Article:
U.S. manufacturers of medical devices started 2016 with a windfall — a two-year suspension of a controversial tax on their revenue.
Medical devices include a wide range of products and machines used in medical care, such as tongue depressors, endoscopes and MRI scanners, for example. Manufacturers say the tax on devices hurt their business. The Congressional Research Service estimates companies paid out $2.4 billion in 2014.
“When this tax went into place it forced us to make cuts and sustain those cuts,” says George Montague, chief financial officer of Minnesota-based Smiths Medical. His firm takes in more than $1 billion a year for its specialty medical products.
Smiths Medical had paid $10 million a year in medical device taxes, Montague says, “and so now we’re getting that funding back.” He insists the money will go into building the business.
“We’re making significant investment in our product portfolio — in improving our product portfolio,” Montague says. “And what this enables us to do is accelerate some of that investment.”
The medical technology industry has branded the device tax a job-killer. Montague says Smiths Medical will now be adding new jobs, but he doesn’t know how many.
Minnesota is home to a concentration of device makers, and U.S. Rep. Erik Paulsen, R-Minn., is a leading opponent of the tax. He says the law suspending it for two years could provide a major boost to Minnesota’s economy.
“There are estimates that because of Minnesota’s high concentration in this sector — essentially the largest in the world in a concentrated environment — that Minnesota would be paying 25 percent of the tax,” Paulsen says. “That’s a big deal to our economy.”
Bob Paulson is CEO of NxThera, a small firm in Minnesota that makes devices involved in the treatment of urological conditions. His company had only been paying the device tax since November, he says, when NxThera started selling products in the United States. The tax made it harder to find financing, he says, because investors balked at putting their money into an industry that’s been singled out to pay a tax. Thanks to the tax hiatus, he says, he now plans to enlarge his staff of 43 researchers and sales people.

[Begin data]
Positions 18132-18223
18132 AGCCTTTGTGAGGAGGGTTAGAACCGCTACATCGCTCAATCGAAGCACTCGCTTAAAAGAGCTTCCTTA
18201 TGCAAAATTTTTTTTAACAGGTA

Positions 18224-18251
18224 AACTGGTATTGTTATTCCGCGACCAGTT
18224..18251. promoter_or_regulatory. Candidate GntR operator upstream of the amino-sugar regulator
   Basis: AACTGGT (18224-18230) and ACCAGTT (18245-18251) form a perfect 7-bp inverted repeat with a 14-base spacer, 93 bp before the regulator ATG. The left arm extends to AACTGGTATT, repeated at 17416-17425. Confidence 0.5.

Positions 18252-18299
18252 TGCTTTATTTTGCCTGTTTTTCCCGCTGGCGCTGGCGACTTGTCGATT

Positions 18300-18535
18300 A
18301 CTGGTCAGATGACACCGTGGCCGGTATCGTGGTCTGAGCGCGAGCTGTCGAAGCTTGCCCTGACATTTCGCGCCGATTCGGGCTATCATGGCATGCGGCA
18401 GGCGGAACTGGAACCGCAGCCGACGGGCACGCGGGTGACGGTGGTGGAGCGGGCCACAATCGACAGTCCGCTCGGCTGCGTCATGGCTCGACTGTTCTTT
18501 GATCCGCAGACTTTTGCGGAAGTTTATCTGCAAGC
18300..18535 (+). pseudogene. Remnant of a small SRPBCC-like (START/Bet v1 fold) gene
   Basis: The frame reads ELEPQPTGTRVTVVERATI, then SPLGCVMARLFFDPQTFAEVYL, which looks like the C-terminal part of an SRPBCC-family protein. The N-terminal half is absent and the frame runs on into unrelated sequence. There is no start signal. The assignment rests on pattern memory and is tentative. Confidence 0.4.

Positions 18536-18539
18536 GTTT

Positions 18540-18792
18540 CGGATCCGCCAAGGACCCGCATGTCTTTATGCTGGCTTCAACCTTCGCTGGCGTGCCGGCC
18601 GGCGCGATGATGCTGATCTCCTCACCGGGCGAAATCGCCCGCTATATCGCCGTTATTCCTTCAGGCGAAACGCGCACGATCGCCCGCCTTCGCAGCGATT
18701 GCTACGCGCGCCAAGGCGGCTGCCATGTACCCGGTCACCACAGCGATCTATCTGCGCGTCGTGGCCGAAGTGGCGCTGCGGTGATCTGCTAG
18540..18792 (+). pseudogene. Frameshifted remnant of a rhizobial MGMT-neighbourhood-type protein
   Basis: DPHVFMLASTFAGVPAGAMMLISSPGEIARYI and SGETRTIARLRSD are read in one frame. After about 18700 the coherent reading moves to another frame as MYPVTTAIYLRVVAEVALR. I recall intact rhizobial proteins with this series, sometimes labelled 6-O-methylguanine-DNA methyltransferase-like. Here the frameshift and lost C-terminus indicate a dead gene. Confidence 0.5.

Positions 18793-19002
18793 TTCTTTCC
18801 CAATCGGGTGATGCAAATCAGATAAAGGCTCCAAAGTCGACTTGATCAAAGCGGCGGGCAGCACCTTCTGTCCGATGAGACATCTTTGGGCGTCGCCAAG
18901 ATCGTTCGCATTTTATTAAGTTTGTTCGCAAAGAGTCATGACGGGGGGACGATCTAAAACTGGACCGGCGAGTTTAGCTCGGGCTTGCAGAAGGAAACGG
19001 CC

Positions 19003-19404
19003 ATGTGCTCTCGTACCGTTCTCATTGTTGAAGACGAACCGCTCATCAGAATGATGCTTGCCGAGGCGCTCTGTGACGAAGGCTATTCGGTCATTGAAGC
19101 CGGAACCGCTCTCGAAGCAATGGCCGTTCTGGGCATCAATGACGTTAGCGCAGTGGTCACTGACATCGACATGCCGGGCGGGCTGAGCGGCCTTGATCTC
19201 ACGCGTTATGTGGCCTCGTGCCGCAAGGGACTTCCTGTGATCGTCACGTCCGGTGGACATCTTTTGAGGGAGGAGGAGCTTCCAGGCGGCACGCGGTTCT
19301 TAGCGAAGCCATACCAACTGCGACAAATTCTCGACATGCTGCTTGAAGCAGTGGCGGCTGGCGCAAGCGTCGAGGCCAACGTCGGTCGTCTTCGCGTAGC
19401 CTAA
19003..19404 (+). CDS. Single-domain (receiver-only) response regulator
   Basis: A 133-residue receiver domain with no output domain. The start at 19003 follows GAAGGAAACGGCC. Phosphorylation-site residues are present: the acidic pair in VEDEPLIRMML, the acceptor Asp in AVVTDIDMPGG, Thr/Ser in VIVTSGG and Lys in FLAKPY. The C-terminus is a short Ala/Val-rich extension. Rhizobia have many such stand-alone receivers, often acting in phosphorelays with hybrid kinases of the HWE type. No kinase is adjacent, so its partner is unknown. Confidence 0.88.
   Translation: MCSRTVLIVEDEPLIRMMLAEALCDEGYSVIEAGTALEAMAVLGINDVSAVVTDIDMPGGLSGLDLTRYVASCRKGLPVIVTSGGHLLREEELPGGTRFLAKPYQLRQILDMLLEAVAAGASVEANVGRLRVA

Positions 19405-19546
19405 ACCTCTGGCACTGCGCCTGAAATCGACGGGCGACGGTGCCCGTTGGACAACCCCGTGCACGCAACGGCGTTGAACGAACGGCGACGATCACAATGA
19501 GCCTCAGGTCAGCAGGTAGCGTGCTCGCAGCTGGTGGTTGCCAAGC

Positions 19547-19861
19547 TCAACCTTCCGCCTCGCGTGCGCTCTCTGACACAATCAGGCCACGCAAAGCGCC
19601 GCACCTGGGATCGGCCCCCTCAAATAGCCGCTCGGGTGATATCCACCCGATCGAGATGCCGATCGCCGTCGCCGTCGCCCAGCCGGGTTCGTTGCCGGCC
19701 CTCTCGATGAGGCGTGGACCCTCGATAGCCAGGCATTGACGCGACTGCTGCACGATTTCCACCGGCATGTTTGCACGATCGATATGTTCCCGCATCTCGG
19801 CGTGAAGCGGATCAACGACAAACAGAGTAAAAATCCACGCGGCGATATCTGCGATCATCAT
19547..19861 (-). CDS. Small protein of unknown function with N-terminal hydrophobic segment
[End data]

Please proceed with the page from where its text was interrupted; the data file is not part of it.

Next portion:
“It absolutely means additional money that we can invest in both of those areas,” he says.
Still, some industry analysts question whether suspending the tax will significantly boost the number of jobs created.
The Congressional Research Service concluded the tax was having fairly minor effects on employment, changing payrolls by no more than two-tenths of 1 percent. The same report called the tax difficult to justify, and noted that such excise taxes are typically put in place to discourage a particular behavior, such as smoking.
Jason McGorman, a senior analyst with Bloomberg Intelligence, says the suspension won’t really change what big companies are doing, but will help their bottom lines. Big, publicly traded firms also might return the money to shareholders by buying up their own shares, he says.
“Smaller companies felt a bigger tax bite than the giants, so they are more likely to put the tax savings back into the business,” McGorman says.
Industry analyst Brooks West, of Piper Jaffray, says device makers would be smart to reinvest the windfall.
“Politically, they better spend this money on R and D,” West says, “or the government can look at this and say, you know, ‘Look, if you just pass this on to the shareholders, we’re going to reimpose the tax.’ “
But Rep. Paulsen says he doubts the tax will return. He’s optimistic the two-year tax suspension will become a permanent repeal.
This story is part of NPR’s reporting partnership with Minnesota Public Radio and Kaiser Health News.